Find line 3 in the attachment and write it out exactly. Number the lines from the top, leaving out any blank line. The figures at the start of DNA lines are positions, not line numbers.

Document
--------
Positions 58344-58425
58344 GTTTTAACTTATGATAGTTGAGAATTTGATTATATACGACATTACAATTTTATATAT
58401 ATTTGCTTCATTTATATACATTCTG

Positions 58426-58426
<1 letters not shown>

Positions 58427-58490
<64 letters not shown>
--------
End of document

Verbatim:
58401 ATTTGCTTCATTTATATACATTCTG